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First Time GM – Game Prep I – Overview
Posted By Kurt "Telas" Schneider On August 6, 2010 @ 2:08 am In Intro to Game Mastering | 7 Comments
First Time GM is a series of articles dedicated to the newly-minted game master, making his or her first tentative die rolls behind the screen. Today’s article deals with preparing for the gaming session, commonly called game prep or just prep.
For some GMs, game prep takes far more time and effort than the actual gaming sessions. We could spend weeks on game prep, but this is just an overview of the process; techniques will be handled in a future article. Because game prep is such a wide and varied topic, I asked my fellow Gnomes to assist.
As a first time GM, you will likely over-prepare. It’s okay; we’ve all done it, either through enthusiasm or anxiety (or both!). You’ve probably realized by now that the prep needed to start a campaign is far more than the prep needed to continue a campaign.
Over-preparation can be a Good Thing, because there may be a time further down the road when you just don’t have the time or energy to prep, and can draw on the work you’ve done previously. Many GMs make use of this ‘early enthusiasm’ by spending a month or more working on a campaign before it actually starts.
This is not a reason to intentionally overdo it. As the first-time GM with a new campaign, it’s easy to be overwhelmed by everything. First off, relax.
Martin Ralya: You can’t prep for every eventuality, so don’t try. Instead, remember you can always call a five-minute time-out during the session to gather your thoughts while everyone else warms up another
bowl of delicious and nutritious Gnome Stewslice of pizza.
I like to set up a “priority of work”, so that needs are taken care of before wants. Some needs: knowing the rules of the game, establishing the opposition’s stats, defining NPC motivations, assigning names to people and places, and drawing maps (if you use them). If you prefer to use “boxed text”, write that out as well.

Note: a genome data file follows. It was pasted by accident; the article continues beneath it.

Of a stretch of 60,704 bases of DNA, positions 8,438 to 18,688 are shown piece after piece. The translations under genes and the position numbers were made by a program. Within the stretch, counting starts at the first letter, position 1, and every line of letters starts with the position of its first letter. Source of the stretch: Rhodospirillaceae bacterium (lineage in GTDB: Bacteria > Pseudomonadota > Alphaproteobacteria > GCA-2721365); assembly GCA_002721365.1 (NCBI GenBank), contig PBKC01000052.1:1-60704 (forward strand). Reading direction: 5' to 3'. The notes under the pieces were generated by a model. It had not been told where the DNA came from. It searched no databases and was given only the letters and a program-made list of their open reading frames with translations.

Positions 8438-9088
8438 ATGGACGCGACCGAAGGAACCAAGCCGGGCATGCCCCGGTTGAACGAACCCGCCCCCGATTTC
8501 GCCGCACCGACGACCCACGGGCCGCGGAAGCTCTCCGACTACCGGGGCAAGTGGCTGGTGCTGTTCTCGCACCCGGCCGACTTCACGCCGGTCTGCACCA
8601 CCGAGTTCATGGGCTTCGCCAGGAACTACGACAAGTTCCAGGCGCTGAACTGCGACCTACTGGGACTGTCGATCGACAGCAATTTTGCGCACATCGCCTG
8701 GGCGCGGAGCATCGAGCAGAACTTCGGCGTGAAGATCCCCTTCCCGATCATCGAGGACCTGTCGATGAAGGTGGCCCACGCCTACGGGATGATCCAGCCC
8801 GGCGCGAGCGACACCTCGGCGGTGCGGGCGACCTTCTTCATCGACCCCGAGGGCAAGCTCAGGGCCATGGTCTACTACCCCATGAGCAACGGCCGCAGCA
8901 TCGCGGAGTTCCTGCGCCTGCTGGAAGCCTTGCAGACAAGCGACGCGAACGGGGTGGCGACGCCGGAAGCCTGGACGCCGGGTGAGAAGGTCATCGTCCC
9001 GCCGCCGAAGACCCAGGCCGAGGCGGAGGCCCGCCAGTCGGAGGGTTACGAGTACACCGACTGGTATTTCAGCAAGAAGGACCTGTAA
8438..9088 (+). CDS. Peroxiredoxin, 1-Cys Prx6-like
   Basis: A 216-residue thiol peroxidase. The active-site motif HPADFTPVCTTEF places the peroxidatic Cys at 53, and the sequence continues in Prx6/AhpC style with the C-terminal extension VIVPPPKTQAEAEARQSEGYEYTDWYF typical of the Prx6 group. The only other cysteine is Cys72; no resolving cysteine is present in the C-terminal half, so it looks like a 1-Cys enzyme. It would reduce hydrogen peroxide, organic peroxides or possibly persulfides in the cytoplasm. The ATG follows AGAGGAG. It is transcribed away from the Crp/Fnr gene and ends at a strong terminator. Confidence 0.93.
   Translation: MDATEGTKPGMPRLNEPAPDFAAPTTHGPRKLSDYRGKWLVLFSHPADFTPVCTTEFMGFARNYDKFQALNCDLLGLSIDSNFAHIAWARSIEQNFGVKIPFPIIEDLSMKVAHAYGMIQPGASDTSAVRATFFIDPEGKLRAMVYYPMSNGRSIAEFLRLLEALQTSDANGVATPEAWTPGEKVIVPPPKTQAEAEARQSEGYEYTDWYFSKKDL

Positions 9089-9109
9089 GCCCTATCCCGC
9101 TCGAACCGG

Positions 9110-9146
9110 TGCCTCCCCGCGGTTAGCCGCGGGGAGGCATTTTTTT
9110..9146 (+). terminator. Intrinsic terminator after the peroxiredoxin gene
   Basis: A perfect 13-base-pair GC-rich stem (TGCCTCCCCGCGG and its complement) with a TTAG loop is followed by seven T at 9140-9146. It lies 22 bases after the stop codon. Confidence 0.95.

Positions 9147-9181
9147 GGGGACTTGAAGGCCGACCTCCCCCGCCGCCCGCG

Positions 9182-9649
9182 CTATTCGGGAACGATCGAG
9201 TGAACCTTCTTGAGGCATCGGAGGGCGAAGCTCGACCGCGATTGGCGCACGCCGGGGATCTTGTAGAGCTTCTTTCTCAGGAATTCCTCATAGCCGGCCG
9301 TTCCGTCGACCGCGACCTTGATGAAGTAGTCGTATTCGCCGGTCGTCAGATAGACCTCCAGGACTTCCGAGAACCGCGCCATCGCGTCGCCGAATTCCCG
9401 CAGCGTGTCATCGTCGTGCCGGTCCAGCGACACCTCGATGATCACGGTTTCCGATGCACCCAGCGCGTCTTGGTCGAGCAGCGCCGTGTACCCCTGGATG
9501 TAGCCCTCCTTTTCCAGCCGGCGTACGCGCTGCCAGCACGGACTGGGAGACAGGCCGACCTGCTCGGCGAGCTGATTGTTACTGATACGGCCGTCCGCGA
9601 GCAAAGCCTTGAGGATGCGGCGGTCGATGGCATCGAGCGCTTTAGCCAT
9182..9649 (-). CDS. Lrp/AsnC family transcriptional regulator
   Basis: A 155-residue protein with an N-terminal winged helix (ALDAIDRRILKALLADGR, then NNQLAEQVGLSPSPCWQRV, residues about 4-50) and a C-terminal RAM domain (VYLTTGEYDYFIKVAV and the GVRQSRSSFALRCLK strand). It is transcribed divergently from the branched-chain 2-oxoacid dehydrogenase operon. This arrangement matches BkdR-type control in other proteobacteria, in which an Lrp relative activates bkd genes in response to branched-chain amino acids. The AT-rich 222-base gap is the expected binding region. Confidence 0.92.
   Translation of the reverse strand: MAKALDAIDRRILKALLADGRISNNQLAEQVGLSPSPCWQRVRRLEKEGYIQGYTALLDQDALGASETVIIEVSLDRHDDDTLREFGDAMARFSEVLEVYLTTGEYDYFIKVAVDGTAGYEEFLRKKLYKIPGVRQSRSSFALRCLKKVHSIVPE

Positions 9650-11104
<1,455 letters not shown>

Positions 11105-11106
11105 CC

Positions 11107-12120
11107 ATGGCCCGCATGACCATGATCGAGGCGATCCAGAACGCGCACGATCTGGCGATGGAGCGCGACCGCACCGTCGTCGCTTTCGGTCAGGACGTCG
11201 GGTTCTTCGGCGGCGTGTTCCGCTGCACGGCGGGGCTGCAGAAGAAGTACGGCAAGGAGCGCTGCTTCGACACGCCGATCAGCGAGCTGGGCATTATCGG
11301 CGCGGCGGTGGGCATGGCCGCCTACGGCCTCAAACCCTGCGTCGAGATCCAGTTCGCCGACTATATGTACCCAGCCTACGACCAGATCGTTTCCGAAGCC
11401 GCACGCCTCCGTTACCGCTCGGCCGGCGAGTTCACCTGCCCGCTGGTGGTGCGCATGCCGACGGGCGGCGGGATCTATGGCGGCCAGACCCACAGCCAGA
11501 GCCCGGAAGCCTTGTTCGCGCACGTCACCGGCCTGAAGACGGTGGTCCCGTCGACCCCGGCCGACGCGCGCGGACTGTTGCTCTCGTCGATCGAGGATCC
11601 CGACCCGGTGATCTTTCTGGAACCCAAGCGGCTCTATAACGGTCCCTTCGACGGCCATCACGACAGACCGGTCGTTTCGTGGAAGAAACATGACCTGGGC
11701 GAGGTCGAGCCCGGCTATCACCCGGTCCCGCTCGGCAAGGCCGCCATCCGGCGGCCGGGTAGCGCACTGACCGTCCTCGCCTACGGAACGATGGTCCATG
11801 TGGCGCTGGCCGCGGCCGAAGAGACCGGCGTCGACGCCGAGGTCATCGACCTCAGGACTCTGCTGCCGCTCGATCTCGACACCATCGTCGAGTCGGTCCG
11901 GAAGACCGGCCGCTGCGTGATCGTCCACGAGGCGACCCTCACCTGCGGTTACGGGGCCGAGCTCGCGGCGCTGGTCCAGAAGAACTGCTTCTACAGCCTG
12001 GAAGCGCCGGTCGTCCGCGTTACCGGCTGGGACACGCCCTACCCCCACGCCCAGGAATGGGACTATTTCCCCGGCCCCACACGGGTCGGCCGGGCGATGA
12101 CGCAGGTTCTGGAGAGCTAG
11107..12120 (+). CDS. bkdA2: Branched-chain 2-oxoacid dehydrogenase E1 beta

Another need is to idiot-proof your storyline. (Let’s assume there’s a bit of railroading; save the sandbox for later.) Make sure that your red herrings aren’t too misleading, and that every step in the story is logical and obvious.
Matthew Neagley: I create a number of location hotspots where encounters might occur, along with notes on what might go on there, what NPCs are there when, what you can find there, etc….
Then I jot down a "path of least resistance" summary. In other words, if the PCs roll 1s all night long, will the adventure continue? If not, I’ll fill in the missing links. This makes sure that, even with trash rolls, the adventure doesn’t grind to a halt. Better rolls may lead to better results, more hints, background info, rewards, etc… but minimal rolls must still MOVE THE PLOT.
Regardless of what we or any other source of advice says, make sure that you are comfortable with your prep.
DNAphil: “If you are at the table, worrying about your notes, you won’t be able to focus on your players and your story.”
Less important things can be saved for later, or if you have plenty of free time. This includes things like hints for the next storyline, development of other parts of the universe, more-detailed stats for noncombatant NPCs, additional details, names, and places.
It’s easy to waste time in game prep, especially for the novice GM. One frequent time-waster is creating unnecessary encounters or scenes, either because ‘something cool happens’, or because they’re left over from an earlier draft.
DNAphil: Every scene or encounter should have a purpose. If you cannot briefly explain why this scene is in your game, you likely do not need it. I write the purpose of my scene at the top of the notes for it, and while writing my notes make sure that what I am writing sticks to the purpose.
Another common mistake is to spend too much time on the world, instead of focusing on the local area. Your players will probably be working in a small area at first. What happens in that area is far more important to the game than what happens elsewhere. If you are going to attempt to paint the world, use very large brush strokes and leave a lot of blank spaces in between them.
A mistake I used to make was to overdevelop an NPC’s backstory, either because I was trying to make him interesting, or simply because I could. Remember that the player characters are the stars of this movie; don’t try to take screen time away from them without giving something back (like a Big Clue as to the NPC’s motivations or weaknesses).
Remember that your prep style is very much in flux, and this is a great time to try new things and see what works best for your particular situation. We’ll cover actual techniques in a future article. If you have anything to add (as mentioned, prep is a huge topic), sound off in the comments and let us know.
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